How fast should your website be in 2023?
We're often asked how fast a website should be.
Awesome question, we think. And one we’re happy to answer.
But beware… The answer is a smidge complicated. Let's throw a few metrics at you, though. You can use them as a guideline when you evaluate a website. As part of the package we'll also provide a bit of knowledge you can put into actual use.
Before we get into the concrete numbers, we want you to keep in mind that performance should be seen in relation to the business. As a rule of thumb, a faster website means better business. Don’t just optimise the performance for the sake of better performance, optimise your website’s performance to create a better business.
The easiest way to gauge if a performance optimisation is worth the effort, is to compare your website to your competitors’. And if you want to stand out on performance, you should set a goal to be 20% faster than your fastest competitor.
But let’s get to it and check out the 10 most important website performance metrics for 2023.
Top 10 Web Performance Metrics
RUM = Real User Monitoring (aka. field data)
Lab = Laboratory testing and not real users (aka. Synthetic testing)
Bold = recommended measuring technic
We’ve organised the list, so you’ll learn the most from the first 2 or 3 points and then you'll get more and more details into your performance optimisation work.
1. Largest Contentful Paint
The Largest Contentful Paint (LCP) is the most important metric for how fast your website loads. If you only track one metric, this is the one.
The recommended target for LCP is 2.5 seconds for the 75th percentile.
The LCP is part of Google’s Core Web Vitals and is a user-centric performance metric. User-centric performance metrics aim to quantify the user’s experience of the website’s performance. The LCP measures the time from when the user requests the page until the most important visual element (text or media) is presented to the user.
Understanding how you measure the LCP is crucial when you interpret the result. The recommended target of 2.5 seconds should be what the majority of your users experience. We recommend that you follow Google’s definition and define the 2.5-second goal for the 75th percentile.
The recommended strategy for measuring the LCP is to monitor and collect the performance measurements from your actual users using a Real User Monitoring (RUM) tool.
We need to note that even though LCP has been a performance metric for a few years, it is currently only available in Chrome-based browsers.
2. Server response time
A low server response time is a prerequisite for all other metrics. If the content is not delivered to the users in a timely fashion, then you don’t have a chance.
The recommended target for server response time is 300 milliseconds for the 75th percentile.
About Server response time
The server response time – also known as the time to the first byte (TTFB) – is perhaps the oldest metric in the field of web performance. It’s simply a measurement of how fast the page is served to the user, but many factors come into play when measuring and optimising server response times.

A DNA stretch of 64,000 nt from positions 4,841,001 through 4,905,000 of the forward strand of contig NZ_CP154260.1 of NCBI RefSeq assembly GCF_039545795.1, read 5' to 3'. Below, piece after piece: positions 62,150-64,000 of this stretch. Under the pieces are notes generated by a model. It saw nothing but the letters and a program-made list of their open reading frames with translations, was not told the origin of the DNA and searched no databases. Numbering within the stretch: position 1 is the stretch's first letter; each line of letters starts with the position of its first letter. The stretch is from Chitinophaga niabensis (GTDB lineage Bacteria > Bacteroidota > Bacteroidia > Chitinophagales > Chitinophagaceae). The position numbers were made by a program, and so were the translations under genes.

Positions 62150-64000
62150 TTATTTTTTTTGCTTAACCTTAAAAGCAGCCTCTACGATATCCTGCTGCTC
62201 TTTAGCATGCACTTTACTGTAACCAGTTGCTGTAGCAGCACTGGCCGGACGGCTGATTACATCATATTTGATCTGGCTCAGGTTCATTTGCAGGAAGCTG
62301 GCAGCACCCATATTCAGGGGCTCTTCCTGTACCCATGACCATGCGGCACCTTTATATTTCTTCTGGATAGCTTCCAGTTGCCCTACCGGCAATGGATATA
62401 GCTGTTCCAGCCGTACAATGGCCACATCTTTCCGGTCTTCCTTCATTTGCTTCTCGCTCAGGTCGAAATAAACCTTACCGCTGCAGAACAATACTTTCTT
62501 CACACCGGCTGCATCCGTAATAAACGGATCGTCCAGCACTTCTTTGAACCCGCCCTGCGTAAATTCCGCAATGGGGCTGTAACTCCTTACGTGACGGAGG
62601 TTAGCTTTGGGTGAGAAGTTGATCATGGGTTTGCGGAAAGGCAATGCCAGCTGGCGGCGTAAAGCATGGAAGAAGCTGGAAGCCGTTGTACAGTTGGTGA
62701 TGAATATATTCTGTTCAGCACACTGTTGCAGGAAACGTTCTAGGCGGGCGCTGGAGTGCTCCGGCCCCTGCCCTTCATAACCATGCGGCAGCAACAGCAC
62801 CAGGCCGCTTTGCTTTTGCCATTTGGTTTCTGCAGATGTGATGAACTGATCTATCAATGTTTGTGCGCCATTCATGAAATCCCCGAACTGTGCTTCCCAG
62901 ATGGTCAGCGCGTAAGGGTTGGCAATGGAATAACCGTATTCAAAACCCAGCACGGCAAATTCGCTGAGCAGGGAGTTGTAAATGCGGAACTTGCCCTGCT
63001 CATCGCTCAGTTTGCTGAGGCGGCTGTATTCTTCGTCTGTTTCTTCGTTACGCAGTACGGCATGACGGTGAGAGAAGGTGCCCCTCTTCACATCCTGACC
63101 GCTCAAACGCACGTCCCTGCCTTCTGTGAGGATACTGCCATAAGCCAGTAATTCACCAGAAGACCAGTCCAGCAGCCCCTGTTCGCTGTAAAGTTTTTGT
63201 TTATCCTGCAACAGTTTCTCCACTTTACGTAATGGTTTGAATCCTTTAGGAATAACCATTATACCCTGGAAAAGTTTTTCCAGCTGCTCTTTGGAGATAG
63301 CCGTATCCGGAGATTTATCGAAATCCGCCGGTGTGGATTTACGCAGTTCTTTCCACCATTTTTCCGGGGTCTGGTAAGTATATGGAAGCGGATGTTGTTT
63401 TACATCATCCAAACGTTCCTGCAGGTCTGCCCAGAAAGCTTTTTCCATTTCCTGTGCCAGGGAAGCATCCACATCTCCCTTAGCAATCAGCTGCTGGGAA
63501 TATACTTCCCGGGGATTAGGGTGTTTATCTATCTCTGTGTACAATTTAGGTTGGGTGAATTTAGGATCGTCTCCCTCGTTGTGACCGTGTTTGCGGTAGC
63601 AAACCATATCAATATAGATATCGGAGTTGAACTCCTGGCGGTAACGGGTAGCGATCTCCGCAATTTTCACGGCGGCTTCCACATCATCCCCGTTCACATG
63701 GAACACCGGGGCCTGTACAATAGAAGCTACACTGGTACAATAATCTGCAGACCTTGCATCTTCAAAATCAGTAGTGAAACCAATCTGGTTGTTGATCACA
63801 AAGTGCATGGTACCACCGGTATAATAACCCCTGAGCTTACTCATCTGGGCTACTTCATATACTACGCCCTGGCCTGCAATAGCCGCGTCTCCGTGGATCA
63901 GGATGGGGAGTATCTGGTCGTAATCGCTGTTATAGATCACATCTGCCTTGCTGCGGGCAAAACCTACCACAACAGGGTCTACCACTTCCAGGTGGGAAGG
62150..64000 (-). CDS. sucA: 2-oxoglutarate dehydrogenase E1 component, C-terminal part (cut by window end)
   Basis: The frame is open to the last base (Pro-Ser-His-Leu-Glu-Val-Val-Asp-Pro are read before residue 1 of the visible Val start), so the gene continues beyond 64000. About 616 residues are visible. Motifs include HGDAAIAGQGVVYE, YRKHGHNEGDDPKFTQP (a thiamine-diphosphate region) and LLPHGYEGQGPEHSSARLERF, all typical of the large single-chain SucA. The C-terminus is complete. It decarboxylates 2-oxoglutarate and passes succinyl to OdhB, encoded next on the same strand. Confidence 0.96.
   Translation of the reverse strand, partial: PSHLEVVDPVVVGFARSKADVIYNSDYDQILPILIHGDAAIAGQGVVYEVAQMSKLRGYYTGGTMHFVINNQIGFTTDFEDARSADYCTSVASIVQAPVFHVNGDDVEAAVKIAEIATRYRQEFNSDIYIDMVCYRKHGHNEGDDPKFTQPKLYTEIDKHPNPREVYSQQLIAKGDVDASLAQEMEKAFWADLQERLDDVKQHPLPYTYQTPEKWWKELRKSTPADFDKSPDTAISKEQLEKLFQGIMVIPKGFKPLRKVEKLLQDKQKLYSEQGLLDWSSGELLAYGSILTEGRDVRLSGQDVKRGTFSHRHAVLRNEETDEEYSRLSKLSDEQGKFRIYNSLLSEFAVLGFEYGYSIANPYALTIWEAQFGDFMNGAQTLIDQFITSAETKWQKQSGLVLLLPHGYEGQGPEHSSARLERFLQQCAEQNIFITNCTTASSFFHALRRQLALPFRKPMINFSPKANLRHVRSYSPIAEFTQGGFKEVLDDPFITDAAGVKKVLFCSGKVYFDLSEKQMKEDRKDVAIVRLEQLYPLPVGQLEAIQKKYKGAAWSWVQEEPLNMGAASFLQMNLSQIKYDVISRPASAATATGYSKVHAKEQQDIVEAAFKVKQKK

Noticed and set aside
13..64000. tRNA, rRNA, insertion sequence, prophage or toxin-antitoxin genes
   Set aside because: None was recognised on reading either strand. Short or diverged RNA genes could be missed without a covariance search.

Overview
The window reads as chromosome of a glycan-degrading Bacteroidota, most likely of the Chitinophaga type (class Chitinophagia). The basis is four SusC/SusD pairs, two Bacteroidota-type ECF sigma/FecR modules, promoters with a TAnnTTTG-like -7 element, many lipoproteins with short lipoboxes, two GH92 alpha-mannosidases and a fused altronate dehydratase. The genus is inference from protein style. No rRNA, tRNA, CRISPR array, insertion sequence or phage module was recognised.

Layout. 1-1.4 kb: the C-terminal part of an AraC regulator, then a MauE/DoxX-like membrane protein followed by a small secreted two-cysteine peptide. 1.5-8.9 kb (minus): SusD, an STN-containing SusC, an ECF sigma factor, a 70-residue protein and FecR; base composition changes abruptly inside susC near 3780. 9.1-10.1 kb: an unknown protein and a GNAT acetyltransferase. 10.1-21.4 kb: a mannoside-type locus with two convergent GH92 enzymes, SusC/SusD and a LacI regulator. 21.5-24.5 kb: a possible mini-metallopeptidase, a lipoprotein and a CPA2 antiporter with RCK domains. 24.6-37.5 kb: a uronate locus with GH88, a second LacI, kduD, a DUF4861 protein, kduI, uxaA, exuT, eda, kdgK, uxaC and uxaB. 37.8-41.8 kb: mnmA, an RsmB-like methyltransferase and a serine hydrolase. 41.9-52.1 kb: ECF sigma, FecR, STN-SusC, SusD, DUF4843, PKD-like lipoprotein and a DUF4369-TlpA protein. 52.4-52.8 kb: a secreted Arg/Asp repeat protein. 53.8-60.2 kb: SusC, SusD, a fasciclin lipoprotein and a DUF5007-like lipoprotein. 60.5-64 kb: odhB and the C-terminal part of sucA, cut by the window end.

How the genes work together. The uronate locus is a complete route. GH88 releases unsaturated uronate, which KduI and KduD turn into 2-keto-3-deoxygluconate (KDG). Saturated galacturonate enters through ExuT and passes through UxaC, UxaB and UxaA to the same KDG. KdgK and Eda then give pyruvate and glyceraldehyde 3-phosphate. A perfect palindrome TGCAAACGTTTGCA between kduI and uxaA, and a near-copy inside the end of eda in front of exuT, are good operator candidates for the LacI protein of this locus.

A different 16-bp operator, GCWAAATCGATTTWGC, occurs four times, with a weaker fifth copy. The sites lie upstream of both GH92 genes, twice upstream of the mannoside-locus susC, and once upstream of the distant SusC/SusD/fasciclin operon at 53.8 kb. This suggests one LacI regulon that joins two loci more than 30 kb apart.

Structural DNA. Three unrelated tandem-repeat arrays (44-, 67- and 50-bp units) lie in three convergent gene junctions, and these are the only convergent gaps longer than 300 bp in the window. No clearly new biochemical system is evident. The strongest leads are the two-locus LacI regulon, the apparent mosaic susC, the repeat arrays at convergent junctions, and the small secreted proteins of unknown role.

The most important factor for server response time is usually the web application serving the pages, often the CMS, but the geographical location of the users can also affect server response time quite considerably.
Our recommended target of 300 ms is an aggressive target, but since the server response time is the foundation that everything else depends upon, this is not where you want to be lax. Over the years, the recommended server response time metric has changed. In 2019 the definition of a “fast” website used by the 2019 HTTP Archive Web Almanac was 200 ms. Up till early 2022 Google’s target for labelling the server response time as “good” was 500 ms, and currently the threshold is 800 ms. Due to the many factors affecting server response time and real-world web performance in general, we believe that a 300 ms is an ambitious yet realistic rule of thumb target across devices and geography.
The recommended strategy for measuring the server response time is to monitor and collect the performance measurements from your actual users using a Real User Monitoring (RUM) tool. Having RUM data from the field is especially important for server response time, due to many factors that affect this for the specific user.
3. Total Page Weight
This is a metric that simply measures how much data the user needs to download when viewing your page. The total page weight is a very good indicator of the performance of a web page.
The recommended maximum for total page weight is 2.5 MB.
About Total Page Weight
There is a strong correlation between the amount of data a user must download and how fast the page loads, but the actual impact on performance depends on the user’s type of connection and the capabilities of the user’s device. This is a metric where you could choose to have different goals for mobile and desktop users.
The recommendation of one goal of a maximum of 2.5 MB is based on two data points. Firstly, the HTTP Archive states that the median desktop webpage is 2393.8 KB, while the median for mobile webpages is about 10% lighter with 2095.4 KB (May 2023). Secondly, Google’s Lighthouse begins to warn about "enormous" page weight at 5 MB. So, targeting something around the median and in safe distance from Lighthouse’s warnings 2.5 MB is a good target.
The simplest way to evaluate the total page weight is to use the developer tools in the Chrome browser.
Chrome Developer Tools show how much data is transferred. But we recommend that you use a performance monitoring service that regularly visits your website to continuously monitor the page weight.
20 years of experience with web technology and software engineering. Loves candy, cake, and coaching soccer.